11 Hebron rd.
34, 7, 8, 18, 71, 72, 74, 77, 38
Mt. Zion Hotel
Lia van Leer dedicated her life to the art of cinema in Israel. Her numerous projects helped expose the Israeli public to quality cinema and played a significant role in the collection and preservation of films in Israel. Already during the early 1950s, together with her husband Wim, Ms. Van Leer held cinema evenings in her home by screening rare cinematic gems. Very quickly, the couple decided to formalize their hobby and established the Film Club at the Rothschild House on the Carmel, the same venue that would go on to become the Haifa Cinematheque. During that time, van Leer and her husband also worked relentlessly in order to bring to Israel copies of films that they purchased during their travels abroad.
In 1960, once she acquired a unique film collection, van Leer was made a member of the International Federation of Film Archives (FIAF). This was the first step in the establishment of the Israel Film Archive, enabling relationships with film archives worldwide and collecting films that had yet to be viewed by the Israeli public. In the following years, van Leer continued to care for the activities of the film club and enrich the Archive's collection with works from Israel and abroad, all the while enabling the distribution of films throughout the entire country, in different kibbutzim and at independent film clubs operating in Jerusalem and Tel Aviv.
At the beginning of the 1970s van Leer was involved in the establishment of the Tel Aviv Cinematheque, but after a short period she moved to Jerusalem and began working on the creation of a Cinematheque in the country's capital. Initially, the Jerusalem Cinematheque operated at Agron House. At the initiative of George Ostrovsky, who reached out to van Leer and offered a one-million-dollar donation to establish the first institution of its kind in Israel, her lifelong mission was born - inspired by the French Cinematheque. Van Leer and Ostrovsky joined forces, and together with then Jerusalem Mayor Teddy Kollek and the Jerusalem Foundation, they set out to build the Jerusalem Film Center on Guy Ben Hinnom, across Jerusalem's Old City walls.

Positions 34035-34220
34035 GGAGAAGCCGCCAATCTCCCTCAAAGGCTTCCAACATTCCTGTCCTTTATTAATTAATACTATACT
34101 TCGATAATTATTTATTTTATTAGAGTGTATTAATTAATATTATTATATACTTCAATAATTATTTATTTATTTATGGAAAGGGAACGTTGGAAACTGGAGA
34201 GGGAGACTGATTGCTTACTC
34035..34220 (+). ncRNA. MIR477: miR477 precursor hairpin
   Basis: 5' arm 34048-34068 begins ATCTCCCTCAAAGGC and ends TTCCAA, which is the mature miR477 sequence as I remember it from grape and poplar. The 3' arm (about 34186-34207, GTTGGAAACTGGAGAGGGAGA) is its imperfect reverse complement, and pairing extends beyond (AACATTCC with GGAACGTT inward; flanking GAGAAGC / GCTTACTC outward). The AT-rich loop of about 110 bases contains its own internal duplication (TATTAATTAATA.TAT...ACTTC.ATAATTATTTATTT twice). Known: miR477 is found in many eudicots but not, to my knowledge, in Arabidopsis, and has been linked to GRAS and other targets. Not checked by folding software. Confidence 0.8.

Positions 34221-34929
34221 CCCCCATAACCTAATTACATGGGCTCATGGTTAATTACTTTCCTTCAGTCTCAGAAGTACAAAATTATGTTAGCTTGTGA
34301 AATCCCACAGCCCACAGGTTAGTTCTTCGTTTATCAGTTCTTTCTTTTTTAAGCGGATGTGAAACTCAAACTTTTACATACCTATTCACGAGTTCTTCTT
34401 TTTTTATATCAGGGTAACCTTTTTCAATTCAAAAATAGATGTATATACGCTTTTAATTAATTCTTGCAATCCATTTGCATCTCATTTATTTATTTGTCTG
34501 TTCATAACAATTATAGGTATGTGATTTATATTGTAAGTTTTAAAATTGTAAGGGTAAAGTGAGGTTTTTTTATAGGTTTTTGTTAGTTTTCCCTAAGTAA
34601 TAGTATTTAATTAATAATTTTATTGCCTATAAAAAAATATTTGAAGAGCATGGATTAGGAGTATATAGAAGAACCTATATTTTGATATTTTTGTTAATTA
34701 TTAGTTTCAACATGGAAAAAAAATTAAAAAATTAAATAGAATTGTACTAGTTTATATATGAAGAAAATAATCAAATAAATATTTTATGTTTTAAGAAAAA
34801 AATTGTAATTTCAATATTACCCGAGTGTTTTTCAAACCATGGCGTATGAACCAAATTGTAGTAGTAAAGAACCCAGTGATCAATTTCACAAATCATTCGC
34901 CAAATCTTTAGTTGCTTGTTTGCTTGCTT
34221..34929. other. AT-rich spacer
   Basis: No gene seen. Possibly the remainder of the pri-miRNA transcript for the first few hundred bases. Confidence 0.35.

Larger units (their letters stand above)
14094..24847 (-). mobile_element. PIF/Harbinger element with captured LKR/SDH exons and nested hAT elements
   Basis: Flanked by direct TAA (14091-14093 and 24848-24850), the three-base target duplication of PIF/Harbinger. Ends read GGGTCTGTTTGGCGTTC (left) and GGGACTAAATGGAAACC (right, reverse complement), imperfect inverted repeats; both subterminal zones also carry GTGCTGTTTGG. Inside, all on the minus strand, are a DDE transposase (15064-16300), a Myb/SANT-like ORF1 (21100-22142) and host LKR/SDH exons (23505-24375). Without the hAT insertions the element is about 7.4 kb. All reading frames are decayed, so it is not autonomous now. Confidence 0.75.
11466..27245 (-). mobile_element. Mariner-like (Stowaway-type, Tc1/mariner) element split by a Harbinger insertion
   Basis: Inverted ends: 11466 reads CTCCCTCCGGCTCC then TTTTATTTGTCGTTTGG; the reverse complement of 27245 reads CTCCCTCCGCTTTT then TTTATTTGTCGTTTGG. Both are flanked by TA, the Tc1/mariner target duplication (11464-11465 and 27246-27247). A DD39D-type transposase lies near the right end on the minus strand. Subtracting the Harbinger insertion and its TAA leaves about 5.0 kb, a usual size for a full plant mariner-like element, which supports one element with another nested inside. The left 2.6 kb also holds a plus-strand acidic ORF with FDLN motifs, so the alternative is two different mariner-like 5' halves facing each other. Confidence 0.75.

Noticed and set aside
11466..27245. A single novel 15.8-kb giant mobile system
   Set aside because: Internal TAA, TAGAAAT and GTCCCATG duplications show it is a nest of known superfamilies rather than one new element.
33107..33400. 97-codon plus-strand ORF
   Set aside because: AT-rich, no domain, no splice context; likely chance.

The JFC opened its doors in 1981 and included the Cinematheque screening halls, the Film Library, and the newly housed Israel Film Archive. Three years later, van Leer also established the Jerusalem Film Festival - a major feat in the development of film culture in Israel, offering a rich selection of films not slated for local distribution and hosting leading filmmakers from all corners of the globe.
Van Leer's persona and many accomplishments became known in Israel and abroad. Over the years, she presided on the juries of three of the world's leading film festivals - Berlin, Venice, and Cannes. She was the recipient of the Israel Prize (2004), Honoris Causa from the Hebrew University of Jerusalem (2009), Life Achievement Award from the Israel Film Academy (1998), Life Achievement Award from the Berlin Film Festival (2011), and attained a long list of honors and achievements from numerous local and international bodies. Seven years ago van Leer became the Jerusalem Cinematheque President and handed over her managerial role, yet she continued to be actively involved at the Jerusalem Cinematheque until her very last days. Her trailblazing and unique work contributed tremendously to the development of the culture of cinema in Israel, among which one may include the impressive achievements of Israeli cinema over the past few years.
Her love of cinema, her commitment to optimism, and her power of conviction were all part of her persona and the foundations upon which she established the Jerusalem Cinematheque: a world-renowned pluralistic and liberal establishment that is committed to enriching Jerusalem and Israel's cultural life.
In her white and purple garb, with generosity, and a constant smile, Lia was a leading figure in the world of cinema. She paved the way for the local film industry and brought us the very best filmmakers and films from around the world.
Lia established the Israel Film Archive and for decades lead the Jerusalem Cinematheque with fierce determination. But above all, Lia served as a guide and teacher to generations of filmmakers and film lovers. Lia dedicated her life to the love of cinema, and her life was a celebration of this love.